A key detail for this step is to make the physical event exclusive. Yes, that’s right, don’t stream it (revolutionary, right?). Make sure the audience is aware that this is something exclusive – available only to physical attendees. Build that excitement and bring it back to what we said about why we want to come back to physical events, i.e. it builds a unique sense of loyalty and engagement.

Going forward, the most effective strategies will be the ones that use both physical and virtual events (and sometimes a blend of the two), but also recognise the need for each approach to achieve a particular goal. Over the last few years, some of the best pieces of content have been hindered by the choice of format or approach, often trying to throw together a mix of the two under the buzzword “hybrid”, rather than carefully considering the best approach to take.

Build digital events to drive demand

Once you have the physical event in place, next you want to plan the steps towards the event (remember the ‘online building blocks’ from earlier?). That can be as simple as 2-3 webinars or virtual events that introduce the topic, show some use cases, maybe even a customer story. Take your audience on a journey, build awareness, and begin that conversation that leads someone to say “I need to be at that physical event”.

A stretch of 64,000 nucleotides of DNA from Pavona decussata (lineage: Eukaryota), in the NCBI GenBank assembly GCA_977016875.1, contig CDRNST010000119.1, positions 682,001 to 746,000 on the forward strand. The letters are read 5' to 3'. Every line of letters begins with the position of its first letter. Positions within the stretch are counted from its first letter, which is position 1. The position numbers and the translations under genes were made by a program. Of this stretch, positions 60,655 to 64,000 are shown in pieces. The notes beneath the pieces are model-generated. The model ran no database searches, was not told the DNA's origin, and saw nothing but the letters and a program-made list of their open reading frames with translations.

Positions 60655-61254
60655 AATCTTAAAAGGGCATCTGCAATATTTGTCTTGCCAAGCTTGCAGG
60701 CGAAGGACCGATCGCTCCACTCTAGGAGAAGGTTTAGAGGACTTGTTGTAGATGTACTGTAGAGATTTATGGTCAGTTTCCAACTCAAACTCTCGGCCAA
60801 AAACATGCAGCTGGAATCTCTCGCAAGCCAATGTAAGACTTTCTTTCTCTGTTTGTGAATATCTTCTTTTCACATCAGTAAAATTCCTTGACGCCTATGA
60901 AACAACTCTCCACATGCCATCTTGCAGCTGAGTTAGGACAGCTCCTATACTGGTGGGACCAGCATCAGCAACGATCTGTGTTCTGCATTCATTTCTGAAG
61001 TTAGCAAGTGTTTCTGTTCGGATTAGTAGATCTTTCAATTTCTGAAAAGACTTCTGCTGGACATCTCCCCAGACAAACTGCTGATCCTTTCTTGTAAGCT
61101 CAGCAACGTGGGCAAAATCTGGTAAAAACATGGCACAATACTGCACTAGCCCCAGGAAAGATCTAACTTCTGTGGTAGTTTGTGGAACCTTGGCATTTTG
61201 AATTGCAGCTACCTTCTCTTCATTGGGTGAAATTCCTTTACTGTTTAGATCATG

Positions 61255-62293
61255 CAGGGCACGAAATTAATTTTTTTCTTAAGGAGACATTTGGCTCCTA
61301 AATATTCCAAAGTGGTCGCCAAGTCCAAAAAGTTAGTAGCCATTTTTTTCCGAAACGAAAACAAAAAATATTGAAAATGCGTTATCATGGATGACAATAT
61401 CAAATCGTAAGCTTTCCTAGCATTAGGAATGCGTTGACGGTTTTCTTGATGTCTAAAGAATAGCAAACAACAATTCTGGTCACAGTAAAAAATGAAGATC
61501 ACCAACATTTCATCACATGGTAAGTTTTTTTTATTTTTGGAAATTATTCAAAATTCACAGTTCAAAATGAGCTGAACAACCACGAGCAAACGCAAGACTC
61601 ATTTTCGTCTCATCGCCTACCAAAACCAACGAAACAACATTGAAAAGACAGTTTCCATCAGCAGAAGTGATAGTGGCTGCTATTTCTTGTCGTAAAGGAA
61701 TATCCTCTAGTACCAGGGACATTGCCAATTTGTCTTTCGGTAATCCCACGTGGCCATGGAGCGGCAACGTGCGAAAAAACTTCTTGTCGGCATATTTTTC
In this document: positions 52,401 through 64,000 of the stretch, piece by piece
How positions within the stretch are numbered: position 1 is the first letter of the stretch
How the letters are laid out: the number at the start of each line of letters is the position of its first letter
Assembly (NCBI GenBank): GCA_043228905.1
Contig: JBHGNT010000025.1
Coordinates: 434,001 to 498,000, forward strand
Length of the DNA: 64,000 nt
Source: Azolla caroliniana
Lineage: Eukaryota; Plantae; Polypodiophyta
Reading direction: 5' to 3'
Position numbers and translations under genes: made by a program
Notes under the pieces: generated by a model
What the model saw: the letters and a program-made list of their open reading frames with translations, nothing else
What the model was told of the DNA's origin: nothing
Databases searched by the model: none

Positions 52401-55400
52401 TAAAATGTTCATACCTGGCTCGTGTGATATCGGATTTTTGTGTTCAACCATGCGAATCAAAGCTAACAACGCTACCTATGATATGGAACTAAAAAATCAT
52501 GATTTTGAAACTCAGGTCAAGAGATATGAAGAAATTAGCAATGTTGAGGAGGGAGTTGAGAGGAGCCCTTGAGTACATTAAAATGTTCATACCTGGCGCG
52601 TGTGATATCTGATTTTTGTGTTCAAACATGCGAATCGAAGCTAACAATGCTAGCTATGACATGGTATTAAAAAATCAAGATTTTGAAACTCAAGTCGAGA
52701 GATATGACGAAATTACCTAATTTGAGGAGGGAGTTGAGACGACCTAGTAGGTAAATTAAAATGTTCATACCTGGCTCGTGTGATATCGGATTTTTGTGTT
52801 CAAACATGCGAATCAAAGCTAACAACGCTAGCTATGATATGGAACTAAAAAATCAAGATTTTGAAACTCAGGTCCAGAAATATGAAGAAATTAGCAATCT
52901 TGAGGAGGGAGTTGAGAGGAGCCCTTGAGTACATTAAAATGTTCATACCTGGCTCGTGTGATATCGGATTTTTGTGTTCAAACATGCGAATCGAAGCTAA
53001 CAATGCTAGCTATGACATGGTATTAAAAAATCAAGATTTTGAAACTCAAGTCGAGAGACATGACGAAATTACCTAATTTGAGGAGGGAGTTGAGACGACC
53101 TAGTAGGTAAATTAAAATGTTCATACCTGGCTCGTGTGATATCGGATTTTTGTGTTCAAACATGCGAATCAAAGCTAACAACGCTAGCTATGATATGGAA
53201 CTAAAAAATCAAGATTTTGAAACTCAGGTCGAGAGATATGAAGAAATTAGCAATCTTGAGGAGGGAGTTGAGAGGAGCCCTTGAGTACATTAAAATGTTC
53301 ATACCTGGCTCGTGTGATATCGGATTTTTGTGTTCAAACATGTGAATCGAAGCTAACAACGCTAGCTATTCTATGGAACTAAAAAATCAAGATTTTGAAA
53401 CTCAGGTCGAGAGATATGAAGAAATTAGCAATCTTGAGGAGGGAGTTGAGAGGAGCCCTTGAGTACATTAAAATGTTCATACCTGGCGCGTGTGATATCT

To make this as effective as possible, the above approach needs to be intentional. The key aspect that determines results for this strategy is the idea that every step is intentionally driving people towards that end goal. You do this by creating content that is focused on getting people to attend the physical event. Of course, you’ll also have a whole range of other marketing tools to promote the event. You may even have an existing webinar program that can promote the physical event(s), but make sure that there are dedicated and related content pieces to take the audience on an intentional journey towards the end goal.